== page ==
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FW: [TowerTalk] Re: TowerTalk Digest, Vol 20, Issue 73

To: "Towertalk@Contesting. Com" <>
Subject: FW: [TowerTalk] Re: TowerTalk Digest, Vol 20, Issue 73
From: "Shannon Boal" <>
Date: Wed, 25 Aug 2004 17:57:30 -0000
List-post: <>
The Ark was built by Amateurs!
  The Titanic was built by Professionals.....
             Shannon K4GLM

-----Original Message-----
From: Jim Lux []
Sent: Wednesday, August 25, 2004 5:38 PM
Subject: Re: [TowerTalk] Re: TowerTalk Digest, Vol 20, Issue 73

At 05:16 AM 8/25/2004 -0400, wrote:
>Would you climb a tower built by some one other than a pro?
>   Sammy F. Smith
I think the more relevant question is whether you'd climb a tower built by
someone competent.

While professionals (in the sense that they get paid to build towers for a
living) carry liability insurance (hopefully), and if they've been in
business a while, presumably have some practical experience (and would have
left the business if incompetent), being paid to do something doesn't
guarantee competence.

Likewise, an amateur is perfectly capable of building a well engineered and
safe tower installation.

The real question is one along the lines of:
"I'm standing in front of this tower, how likely do I think it's going to
have a problem?"

If the tower were built and installed by a professional with longstanding
good reputation, I wouldn't think the problem likely, and presuming the
tower "looked ok", I'd hook up my PPE and have at it.  If it were installed
by a professional who I didn't know (personally or by reputation) and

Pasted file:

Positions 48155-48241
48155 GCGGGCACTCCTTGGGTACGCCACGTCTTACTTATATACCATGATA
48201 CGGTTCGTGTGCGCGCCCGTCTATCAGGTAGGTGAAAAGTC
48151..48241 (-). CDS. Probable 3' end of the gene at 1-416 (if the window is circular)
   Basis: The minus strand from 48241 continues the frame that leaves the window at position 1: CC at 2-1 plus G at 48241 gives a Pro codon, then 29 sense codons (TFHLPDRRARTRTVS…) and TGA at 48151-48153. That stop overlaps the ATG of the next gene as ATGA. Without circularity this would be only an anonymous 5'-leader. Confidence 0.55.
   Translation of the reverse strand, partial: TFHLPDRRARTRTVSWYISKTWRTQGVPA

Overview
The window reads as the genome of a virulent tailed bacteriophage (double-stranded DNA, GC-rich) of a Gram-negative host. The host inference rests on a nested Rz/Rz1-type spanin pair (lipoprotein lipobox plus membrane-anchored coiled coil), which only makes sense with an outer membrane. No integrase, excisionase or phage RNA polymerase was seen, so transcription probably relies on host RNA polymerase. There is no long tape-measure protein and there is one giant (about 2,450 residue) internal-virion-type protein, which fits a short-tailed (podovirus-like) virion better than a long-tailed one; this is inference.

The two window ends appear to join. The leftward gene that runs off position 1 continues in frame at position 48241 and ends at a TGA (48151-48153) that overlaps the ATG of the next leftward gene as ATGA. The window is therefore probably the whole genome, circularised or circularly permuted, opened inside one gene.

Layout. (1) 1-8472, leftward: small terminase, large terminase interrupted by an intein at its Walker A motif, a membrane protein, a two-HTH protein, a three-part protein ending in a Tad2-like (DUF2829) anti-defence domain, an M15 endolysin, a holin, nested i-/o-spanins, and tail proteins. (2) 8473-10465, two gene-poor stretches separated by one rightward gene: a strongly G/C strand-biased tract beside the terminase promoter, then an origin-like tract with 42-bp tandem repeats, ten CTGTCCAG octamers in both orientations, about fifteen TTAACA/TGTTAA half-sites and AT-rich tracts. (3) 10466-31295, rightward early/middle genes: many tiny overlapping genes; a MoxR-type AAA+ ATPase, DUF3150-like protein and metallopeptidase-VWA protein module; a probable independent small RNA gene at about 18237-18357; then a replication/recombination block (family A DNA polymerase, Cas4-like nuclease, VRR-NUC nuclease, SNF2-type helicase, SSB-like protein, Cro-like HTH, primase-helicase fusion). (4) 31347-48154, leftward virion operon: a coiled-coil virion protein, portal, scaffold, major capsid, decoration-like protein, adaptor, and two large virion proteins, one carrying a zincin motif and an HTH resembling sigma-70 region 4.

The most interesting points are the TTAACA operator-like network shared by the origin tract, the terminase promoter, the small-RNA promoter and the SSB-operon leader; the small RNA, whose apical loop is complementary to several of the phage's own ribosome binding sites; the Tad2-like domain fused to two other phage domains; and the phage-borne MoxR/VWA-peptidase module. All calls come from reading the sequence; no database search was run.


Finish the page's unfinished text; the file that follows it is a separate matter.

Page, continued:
especially if it looked "weird" (like rusted hardware, or obvious big dings
in the components), or it was recently painted or regalvanized, I might
want to know a bit more about where it came from and its history, and might
want to check the installation details a bit more.

Exactly the same would be true if it were an amateur.

After all, all it takes to be a "professional", is to hang out your shingle
and get that business license.  It's not like being a Professional Engineer
(with the capital letters) where there is some education, experience, and
testing required (not that licensure guarantees quality or honesty, as
would be evident from the newsletters I get from the California Board of
PEs).  And, from the licensed contractor standpoint, all that does is
impose some requirements for bonding/insurance, and ensures that the
contractor company meets certain requirements for how they do
business.  Not much about the inherent quality of the work factors into a
contractor's license (at least in CA).

I suppose if a licensed professional were to be truly incompetent, they
might get their license revoked, or they'd become uninsurable (after enough
disasters), and then their license would get pulled, however that's a many
year process.

Being a licensed professional myself, I think that the value comes from:
1) The odds are better that the professional is going to do "the right
thing", just by experience (which you can verify, see #2, below).
2) A professional has usually done it before, and will have no problem with
a customer calling previous customers to check on or go look at other
examples of their work.
3) A professional will generally do things in a more rigorous and
consistent way.  In the case of engineering studies, they get done in a
certain way, with certain standard analyses, etc.  The added rigor makes it
less likely that something was overlooked.
3) If a disaster or just something unexpected DOES occur, the pro is more
likely to have the resources and inclination to "make good".

A secondary benefit is the idea of "professional ethics and
responsibility", but I am cynical enough after having worked in the
entertainment industry to know that not all folks who claim to be
professional, really are, in the "professionalism" sense.  Perhaps the
Reaganesque: "trust but verify" philosophy is best?

Jim Lux, P.E. #E16972


See:  for "Self Supporting Towers", "Wireless Weather 
Stations", and lot's more.  Call Toll Free, 1-800-333-9041 with any questions 
and ask for Sherman, W2FLA.

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